A project aimed at curbing obesity has found that environmental and ecological interventions intended to encourage healthy lifestyles have led to better weight maintenance and a reduction in blood pressure risk.
Ron Goetzel, research professor of health policy and management at the Rollins School of Public Health, who led the project, said in an interview with the Wheel
that these “modest results” were achieved through a series of “very, very inexpensive” interventions.
“[This experiment] is aimed at curbing the growth of overweight and obesity among workers,” Goetzel said in a University press release earlier this week. “The idea behind this is to introduce low-cost interventions.”
Funded by the National Heart, Lung, and Blood Institute (NHLBI), a branch of the National Institutes of Health (NIH), and headed by Emory, this experiment encouraged individuals to make positive alterations in their lifestyles by offering healthier alternatives in vending machines, providing a variety of new choices on dining menus and encouraging exercise with new walkways and signs that urge individuals to take the stairs whenever possible. Other programs introduced included access to health education materials, leadership training, individual health assessments and consultations and weight management courses.
The interventions, collectively known as LightenUP, focused on decreasing the number of calories consumed and increasing the number of calories used. The study takes place across 12 locations at the Dow Chemical Company. Nine of these locations act as treatment sites and the remaining three as control sites. While the treatment sites received every resource the project had to offer, the control sites were only given a core health promotion program geared towards improving employees’ health behaviors.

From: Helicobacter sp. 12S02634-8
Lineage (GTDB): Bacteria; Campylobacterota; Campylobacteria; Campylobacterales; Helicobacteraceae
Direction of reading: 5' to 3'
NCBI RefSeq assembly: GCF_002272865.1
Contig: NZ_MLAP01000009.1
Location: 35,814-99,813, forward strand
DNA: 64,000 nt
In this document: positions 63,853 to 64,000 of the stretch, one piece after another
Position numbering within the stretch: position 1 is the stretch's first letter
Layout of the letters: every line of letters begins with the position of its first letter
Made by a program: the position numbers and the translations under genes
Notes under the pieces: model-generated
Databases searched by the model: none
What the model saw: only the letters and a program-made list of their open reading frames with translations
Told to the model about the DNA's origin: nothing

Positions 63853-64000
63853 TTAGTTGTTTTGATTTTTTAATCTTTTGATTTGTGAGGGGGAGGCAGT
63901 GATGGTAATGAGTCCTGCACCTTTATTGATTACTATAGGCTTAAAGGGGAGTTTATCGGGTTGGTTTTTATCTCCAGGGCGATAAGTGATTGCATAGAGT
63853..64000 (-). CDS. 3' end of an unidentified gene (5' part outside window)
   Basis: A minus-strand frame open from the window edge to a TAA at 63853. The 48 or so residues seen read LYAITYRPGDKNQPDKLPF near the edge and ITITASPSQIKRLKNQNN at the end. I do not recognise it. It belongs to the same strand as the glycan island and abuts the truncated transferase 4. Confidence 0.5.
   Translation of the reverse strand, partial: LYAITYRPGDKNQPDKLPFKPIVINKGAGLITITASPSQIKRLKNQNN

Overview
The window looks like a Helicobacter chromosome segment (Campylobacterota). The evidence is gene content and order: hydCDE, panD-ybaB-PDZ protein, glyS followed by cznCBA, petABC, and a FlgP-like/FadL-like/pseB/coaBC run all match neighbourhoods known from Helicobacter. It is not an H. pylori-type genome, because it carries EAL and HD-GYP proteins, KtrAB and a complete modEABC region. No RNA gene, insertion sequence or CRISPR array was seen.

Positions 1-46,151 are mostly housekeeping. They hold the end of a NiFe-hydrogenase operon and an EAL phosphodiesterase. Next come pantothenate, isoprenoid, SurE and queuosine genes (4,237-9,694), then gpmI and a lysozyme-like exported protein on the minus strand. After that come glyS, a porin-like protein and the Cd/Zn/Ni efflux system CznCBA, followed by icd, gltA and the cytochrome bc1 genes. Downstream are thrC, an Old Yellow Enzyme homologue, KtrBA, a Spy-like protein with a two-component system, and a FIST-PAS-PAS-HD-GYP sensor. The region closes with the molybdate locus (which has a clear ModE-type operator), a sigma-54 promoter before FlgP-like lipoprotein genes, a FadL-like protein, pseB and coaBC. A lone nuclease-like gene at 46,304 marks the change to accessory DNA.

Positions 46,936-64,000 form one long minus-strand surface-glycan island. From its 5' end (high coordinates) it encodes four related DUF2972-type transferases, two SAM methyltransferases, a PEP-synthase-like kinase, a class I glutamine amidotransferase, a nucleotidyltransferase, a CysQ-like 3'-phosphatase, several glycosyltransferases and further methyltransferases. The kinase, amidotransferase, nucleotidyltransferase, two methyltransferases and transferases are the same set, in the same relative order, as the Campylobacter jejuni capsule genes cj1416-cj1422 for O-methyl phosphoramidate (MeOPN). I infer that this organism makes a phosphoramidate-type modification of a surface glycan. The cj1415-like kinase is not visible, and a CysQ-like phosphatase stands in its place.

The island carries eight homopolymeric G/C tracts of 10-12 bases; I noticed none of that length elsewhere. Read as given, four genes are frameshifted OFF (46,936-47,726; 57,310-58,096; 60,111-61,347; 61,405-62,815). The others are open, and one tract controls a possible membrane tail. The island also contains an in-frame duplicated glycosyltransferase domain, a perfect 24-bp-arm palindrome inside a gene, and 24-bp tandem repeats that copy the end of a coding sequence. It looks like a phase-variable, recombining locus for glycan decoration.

Now analyzing data from the second year of the five-year study, Goetzel said he is excited about his project and is looking forward to results but will maintain an unassuming attitude.
“We’re very conservative when looking at results,” he explained. “We’re looking for about 1 to 5 percent improvement right now.”
Goetzel said the concept of the study was being applied in other settings and experiments as well.
“Several research centers across the country are testing this idea with different types of workers and in various industries,” he said in the press release.
Obesity is a “very pressing health care problem” because it is directly related to so many chronic diseases, Goetzel said. He said that about two-thirds of Americans are obese today and that rates are increasing dramatically over the years.
Goetzel added that he and his team are keeping their study within the workplace setting because of the large number of workers.
“Our focus is on employees and employers, which make up a large portion of the population,” he said. “If we can make a difference here, it’s a good start.”
—Contact Alice Chen